Taari Coleman | Staff Writer ktcimeno-deleted-instagram-picture

There is nothing new about people using other people’s culture as costumes, especially Halloween costumes. Black people in particular have had their culture mocked for decades as members of other racial and ethnic groups often dawn black face as a part of their Halloween attire. This year however, two Florida men took things to new extremes when they decided to dress up as Trayvon Martin and George Zimmerman.

As reported by the Huffington Post, the image was first posted on the Facebook page of Caitlin Cimeno. The picture captured Greg Cimeno (depicting George Zimmerman) dressed a black tee shirt that read, ‘neighborhood watch,’ and William Filene (depicting Trayvon Martin) dressed in blackface and a gray hooded sweatshirt with a large red bloodstain on his chest. Within moments of being posted to Facebook, angry and outraged comments began appearing  below the post. Many called Cimeno and Filene “racist” and “disgusting.”

The central problem with these costumes is there lack of taste. News One reports that Cimeno posted a status about creating the “best halloween costume of the year,” shortly before the photo and claimed he was joking and thought it was “hilarious,” bringing about the question of what, exactly, about Trayvon Martin’s trial was “hilarious.”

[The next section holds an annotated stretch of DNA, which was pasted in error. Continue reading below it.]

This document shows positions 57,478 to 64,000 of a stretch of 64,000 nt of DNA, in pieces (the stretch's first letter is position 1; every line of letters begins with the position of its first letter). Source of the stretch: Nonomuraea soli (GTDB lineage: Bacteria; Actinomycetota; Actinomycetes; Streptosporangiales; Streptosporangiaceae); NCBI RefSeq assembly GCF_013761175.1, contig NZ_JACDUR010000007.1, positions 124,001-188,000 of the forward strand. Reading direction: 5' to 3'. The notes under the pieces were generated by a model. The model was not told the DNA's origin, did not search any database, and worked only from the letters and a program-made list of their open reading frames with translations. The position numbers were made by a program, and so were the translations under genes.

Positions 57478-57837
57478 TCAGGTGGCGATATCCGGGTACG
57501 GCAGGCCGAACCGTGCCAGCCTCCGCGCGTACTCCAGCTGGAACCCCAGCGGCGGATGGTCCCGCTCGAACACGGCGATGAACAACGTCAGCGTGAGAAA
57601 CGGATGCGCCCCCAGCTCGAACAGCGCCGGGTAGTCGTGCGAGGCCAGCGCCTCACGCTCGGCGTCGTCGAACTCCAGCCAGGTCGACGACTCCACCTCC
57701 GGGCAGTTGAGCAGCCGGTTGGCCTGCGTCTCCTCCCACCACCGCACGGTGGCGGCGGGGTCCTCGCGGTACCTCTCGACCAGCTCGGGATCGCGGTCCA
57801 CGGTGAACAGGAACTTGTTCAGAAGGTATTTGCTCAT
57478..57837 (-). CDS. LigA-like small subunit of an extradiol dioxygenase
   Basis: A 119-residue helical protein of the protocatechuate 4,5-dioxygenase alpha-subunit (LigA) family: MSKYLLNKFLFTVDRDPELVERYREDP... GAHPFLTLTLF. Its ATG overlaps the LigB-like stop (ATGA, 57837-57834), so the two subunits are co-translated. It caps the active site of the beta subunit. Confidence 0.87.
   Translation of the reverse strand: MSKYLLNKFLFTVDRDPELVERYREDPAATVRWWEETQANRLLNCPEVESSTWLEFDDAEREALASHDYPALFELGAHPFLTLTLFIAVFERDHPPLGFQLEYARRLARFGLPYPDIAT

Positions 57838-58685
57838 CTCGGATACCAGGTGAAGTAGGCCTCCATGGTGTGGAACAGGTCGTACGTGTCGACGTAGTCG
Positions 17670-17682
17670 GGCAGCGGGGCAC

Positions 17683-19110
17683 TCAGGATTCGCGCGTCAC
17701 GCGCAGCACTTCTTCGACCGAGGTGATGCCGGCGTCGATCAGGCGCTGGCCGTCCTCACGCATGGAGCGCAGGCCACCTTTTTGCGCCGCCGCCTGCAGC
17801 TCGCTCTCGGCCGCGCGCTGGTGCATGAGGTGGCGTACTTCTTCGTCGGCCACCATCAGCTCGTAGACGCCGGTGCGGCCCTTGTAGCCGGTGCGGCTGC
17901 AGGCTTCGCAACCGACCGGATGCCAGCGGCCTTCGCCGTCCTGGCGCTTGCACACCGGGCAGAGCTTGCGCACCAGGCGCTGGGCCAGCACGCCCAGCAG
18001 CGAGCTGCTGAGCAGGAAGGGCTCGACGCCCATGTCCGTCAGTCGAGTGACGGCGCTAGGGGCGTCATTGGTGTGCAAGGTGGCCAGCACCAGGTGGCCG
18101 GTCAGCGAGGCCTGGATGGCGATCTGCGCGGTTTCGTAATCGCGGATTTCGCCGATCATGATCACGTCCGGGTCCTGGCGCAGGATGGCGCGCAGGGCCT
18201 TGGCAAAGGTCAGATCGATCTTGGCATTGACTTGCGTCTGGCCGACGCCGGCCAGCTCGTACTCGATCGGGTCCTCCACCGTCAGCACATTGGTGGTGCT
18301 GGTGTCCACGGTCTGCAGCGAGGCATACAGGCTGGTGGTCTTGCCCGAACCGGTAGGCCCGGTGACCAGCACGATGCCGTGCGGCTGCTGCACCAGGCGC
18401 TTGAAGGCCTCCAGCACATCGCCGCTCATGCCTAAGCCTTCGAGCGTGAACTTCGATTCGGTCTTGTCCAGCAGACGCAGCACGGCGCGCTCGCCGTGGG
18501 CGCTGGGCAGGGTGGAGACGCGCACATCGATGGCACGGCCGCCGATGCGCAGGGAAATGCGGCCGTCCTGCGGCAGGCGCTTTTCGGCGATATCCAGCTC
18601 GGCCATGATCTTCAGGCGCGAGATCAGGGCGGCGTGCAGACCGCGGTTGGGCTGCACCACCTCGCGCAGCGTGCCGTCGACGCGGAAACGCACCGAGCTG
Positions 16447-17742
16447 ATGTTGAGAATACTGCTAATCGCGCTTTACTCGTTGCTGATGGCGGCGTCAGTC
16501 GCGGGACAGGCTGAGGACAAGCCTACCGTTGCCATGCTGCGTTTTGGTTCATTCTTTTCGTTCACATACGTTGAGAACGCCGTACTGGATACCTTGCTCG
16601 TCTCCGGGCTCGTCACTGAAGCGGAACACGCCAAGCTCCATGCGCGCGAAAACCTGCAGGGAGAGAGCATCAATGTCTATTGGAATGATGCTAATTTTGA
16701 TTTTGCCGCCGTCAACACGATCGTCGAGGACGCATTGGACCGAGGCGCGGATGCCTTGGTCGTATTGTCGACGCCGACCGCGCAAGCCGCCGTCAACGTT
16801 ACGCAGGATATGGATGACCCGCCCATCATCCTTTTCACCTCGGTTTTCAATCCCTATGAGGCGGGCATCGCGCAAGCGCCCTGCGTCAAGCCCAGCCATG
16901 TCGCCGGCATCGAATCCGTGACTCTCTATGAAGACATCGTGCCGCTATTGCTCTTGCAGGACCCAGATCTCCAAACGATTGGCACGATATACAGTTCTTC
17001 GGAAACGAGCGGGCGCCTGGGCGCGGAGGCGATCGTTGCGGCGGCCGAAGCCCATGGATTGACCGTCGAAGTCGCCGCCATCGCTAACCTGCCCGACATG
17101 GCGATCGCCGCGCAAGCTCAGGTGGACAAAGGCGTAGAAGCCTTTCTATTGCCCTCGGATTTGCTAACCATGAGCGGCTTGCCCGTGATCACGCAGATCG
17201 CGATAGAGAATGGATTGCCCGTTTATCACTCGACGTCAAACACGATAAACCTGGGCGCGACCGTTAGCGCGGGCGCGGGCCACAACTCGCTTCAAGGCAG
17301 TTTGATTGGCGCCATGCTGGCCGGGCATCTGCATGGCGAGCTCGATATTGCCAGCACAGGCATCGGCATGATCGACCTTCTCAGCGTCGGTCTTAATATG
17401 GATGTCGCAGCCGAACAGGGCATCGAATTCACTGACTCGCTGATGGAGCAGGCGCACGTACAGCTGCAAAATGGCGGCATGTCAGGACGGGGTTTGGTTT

Although claims have been made that “it’s just too soon for jokes like that,” most believe costumes of that nature are in bad taste, as antics about purposeless murder are hardly ever funny. Sadly this is not the only incident of Trayvon Martin’s death being trivialized.

A photoshopped picture depicting a reenactment of Martin’s lifeless form, with a drink and candy, circulated online for a short amount of time this summer, making it appear that some still do not view Martin’s death as a serious incident.

Halloween is a time of year associated with costumes, parties, and a plethora of unhealthy treats. Anyone who has dressed up, or even been to Party City is aware of the plight of coming up with an original idea, but at what point does originality morph into distaste? Culture is not a costume, and neither is an unarmed teen.